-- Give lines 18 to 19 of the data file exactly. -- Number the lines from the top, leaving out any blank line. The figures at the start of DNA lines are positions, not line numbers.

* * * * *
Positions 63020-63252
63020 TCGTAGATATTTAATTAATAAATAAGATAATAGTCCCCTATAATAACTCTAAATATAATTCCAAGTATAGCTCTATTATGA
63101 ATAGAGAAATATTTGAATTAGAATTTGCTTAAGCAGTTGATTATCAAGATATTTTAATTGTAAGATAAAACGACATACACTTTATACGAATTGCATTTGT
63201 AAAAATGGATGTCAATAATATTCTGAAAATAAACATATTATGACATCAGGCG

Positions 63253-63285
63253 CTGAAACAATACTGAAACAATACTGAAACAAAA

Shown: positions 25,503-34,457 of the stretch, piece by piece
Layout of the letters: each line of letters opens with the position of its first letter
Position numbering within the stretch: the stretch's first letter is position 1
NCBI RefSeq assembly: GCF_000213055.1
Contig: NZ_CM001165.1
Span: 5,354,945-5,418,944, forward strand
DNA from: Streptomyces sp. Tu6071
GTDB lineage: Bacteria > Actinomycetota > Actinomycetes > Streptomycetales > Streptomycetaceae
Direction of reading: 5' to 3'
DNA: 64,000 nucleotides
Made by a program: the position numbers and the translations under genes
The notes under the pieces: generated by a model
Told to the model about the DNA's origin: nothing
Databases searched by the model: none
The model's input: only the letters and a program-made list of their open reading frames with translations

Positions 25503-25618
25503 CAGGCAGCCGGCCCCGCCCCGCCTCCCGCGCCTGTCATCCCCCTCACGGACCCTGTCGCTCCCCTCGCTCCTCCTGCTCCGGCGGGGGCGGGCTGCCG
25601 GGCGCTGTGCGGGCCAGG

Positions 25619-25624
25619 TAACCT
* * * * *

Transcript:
The notes under the pieces: generated by a model
Told to the model about the DNA's origin: nothing